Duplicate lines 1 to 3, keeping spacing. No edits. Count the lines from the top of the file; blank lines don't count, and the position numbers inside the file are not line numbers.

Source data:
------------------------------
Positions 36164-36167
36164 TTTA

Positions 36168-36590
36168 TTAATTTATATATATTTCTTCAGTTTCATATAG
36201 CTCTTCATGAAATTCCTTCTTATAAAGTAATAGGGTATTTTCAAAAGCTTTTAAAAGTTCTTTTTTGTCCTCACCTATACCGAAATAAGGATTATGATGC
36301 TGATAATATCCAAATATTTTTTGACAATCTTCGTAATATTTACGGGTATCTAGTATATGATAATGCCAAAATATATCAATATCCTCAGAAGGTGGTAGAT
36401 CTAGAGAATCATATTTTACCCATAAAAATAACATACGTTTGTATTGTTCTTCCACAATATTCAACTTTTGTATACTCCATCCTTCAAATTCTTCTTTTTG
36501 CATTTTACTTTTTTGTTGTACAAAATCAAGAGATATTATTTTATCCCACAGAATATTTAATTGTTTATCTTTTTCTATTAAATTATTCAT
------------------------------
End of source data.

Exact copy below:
Positions 36164-36167
36164 TTTA

Positions 36168-36590